The Circle of fifths is a circle of closely related pitches or key tonalities. It shows how the different keys are related to one another. It is usually shown as a circle with the names of keys around it. If you take any key in the circle, its fifth is the one to its right. It can be easily understood together with a piano keyboard. The letters on the ring refer to major key names and chord roots. The letters on the inside ring refer to minor keys and chord roots. The rings are arranged so that the major keys are adjacent to their relative minor counterparts. For example, A minor (in the inner ring) is the relative minor of C major (on the outer ring).
Each time we went to a sharper key we took the note which was the 5th note of the previous scale (G, with one sharp, was the 5th note of C major. D, with two sharps, was the 5th note of G, etc).
In a diagram this can be shown as a circle which is called the “Circle of Fifths”. As each scale gets more sharps we go clockwise round the circle. Below is a video on this:
Starting at any pitch, ascending by the interval of an equal tempered fifth, one passes all twelve tones clockwise, to return to the beginning pitch class. At the top of the circle, the key of C Major has no sharps or flats. Moving clockwise on the circle, we go from C to G to D, etc. This movement can be interpreted in two ways. First, if we are going up the scale, the interval from C to G is a fifth. Second, if we are going down the scale, the interval from C to G is a fourth. Listen to the examples below:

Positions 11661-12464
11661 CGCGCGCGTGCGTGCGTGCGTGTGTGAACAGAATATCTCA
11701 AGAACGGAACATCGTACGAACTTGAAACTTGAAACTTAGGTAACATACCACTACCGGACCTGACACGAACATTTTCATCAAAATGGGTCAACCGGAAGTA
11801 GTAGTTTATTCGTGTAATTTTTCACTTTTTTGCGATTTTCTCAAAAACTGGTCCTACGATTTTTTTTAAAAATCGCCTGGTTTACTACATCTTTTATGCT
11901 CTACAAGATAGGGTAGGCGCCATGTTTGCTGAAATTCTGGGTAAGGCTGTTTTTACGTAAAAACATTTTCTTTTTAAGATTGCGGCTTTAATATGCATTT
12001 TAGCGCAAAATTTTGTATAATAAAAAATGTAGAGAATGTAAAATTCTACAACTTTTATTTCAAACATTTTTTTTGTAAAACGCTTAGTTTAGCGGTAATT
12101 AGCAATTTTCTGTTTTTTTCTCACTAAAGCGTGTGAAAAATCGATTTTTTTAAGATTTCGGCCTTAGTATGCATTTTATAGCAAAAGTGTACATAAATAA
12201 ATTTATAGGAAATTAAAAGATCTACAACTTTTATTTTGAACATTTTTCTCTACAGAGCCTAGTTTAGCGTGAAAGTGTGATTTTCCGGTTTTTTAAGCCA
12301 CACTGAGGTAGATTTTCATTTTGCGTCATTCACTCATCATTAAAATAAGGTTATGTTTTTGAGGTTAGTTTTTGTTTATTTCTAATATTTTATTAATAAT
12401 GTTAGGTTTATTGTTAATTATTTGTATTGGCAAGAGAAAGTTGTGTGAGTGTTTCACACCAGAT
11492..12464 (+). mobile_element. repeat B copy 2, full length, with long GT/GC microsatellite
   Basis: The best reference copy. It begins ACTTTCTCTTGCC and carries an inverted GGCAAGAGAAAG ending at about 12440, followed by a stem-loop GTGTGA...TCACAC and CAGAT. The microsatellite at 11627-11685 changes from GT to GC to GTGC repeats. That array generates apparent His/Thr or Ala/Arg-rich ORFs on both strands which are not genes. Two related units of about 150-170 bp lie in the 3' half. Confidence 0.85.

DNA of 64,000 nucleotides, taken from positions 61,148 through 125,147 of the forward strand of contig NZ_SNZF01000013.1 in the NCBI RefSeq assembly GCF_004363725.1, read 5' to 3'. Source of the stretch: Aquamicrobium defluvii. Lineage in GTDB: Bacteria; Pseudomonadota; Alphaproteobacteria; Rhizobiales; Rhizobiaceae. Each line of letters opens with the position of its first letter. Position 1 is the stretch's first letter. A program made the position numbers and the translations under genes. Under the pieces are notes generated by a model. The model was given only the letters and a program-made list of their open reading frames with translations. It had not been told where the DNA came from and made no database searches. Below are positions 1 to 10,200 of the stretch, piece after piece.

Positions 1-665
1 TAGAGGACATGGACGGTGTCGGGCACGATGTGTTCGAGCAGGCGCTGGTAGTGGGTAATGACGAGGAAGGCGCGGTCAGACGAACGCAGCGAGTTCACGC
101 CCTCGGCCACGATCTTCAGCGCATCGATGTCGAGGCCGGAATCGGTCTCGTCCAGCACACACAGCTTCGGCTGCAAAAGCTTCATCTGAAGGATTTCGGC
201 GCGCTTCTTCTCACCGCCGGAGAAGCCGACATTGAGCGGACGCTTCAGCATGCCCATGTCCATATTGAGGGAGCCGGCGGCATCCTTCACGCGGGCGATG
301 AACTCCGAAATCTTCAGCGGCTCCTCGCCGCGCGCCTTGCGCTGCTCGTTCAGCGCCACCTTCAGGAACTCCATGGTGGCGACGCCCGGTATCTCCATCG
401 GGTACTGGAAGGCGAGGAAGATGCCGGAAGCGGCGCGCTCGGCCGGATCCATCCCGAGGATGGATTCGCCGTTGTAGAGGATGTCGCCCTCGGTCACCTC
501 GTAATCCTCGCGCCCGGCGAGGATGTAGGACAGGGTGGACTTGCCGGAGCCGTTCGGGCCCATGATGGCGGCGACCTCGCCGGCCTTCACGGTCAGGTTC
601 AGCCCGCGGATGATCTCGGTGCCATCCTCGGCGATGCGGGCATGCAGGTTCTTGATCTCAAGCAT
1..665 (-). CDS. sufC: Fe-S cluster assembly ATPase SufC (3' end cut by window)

Crucially, when moving clockwise it is by ascending fifths. This means each key that moves up by a fifth will also gain extra sharps each time e.g.
- C, d, e, f…
- G, a, b, c…(5th from C – one sharp)
- D, e, f, g… (5th from G – two sharps)
- A, b, c♯, d (5th from D – two sharp)
- E, f♯ , g♯ , a …(5th from A – one sharp)
- B, c♯ , d♯ , e. . (5th from E – five sharps)
- F♯ , g♯, a♯, b…(5th from B six sharps)
- D♭, e♭, f, g♭… (5th from F♯ – no sharps/flats)
- A♭, b♭, c, d♭…(5th from D♭ one flat)
- E♭, f, g, a♭…(5th from A♭ – three flats)
- B♭, c, d, e♭…(5th from A♭ two flats)
- F, g, a, b♭ …(5th from B♭ – one flat)
- C (5th from G – two sharps)
Similarly, if we move counter-clockwise around the circle of descending fifths from C to F to Bb, this movement can be interpreted in two ways. First, if we are going up the scale, the interval from C to F is a fourth. Second, if we are going down the scale, the interval from C to F is a fifth.
At the bottom of the circle, the sharp and flat keys overlap, showing pairs of enharmonic key signatures sharing the identical tone. For instance, the key of C♭ has seven flats while the key of B has five sharps. Yet, since they refer to the same note, they are tonally equivalent.
To pass the twelve tones counterclockwise, it is necessary to ascend by perfect fourths, rather than fifths. (To the ear, the sequence of fourths gives an impression of settling, or resolution.
Circle of fifths are useful because:
- Dominant 7th chords (which are common in popular music), have a tendency to move towards (also known as ‘resolve’) certain chords. But which chord is next? The answer is simply to go down a fifth, or counter-clockwise on the circle. So if a piece of music has a G7 chord at the end of a bar/the music, it will resolve onto a C. If we use an F7, it will resolve onto a B♭.
- In a lot of music, the most common chords will be those of the key the music is in, and the chords on either side of it on the circle. For example, if you are playing in the key of C, you’ll likely use F (the subdominant) and G (the dominant) as well.
- When writing songs, sometimes it can be hard to come up with interesting chord progressions. We can use the chart for this by experimenting with moving between relative majors and minors or jumping by a fourths/fifths. Jazz and (especially) Blues sometimes use the circle of fifths in their progression.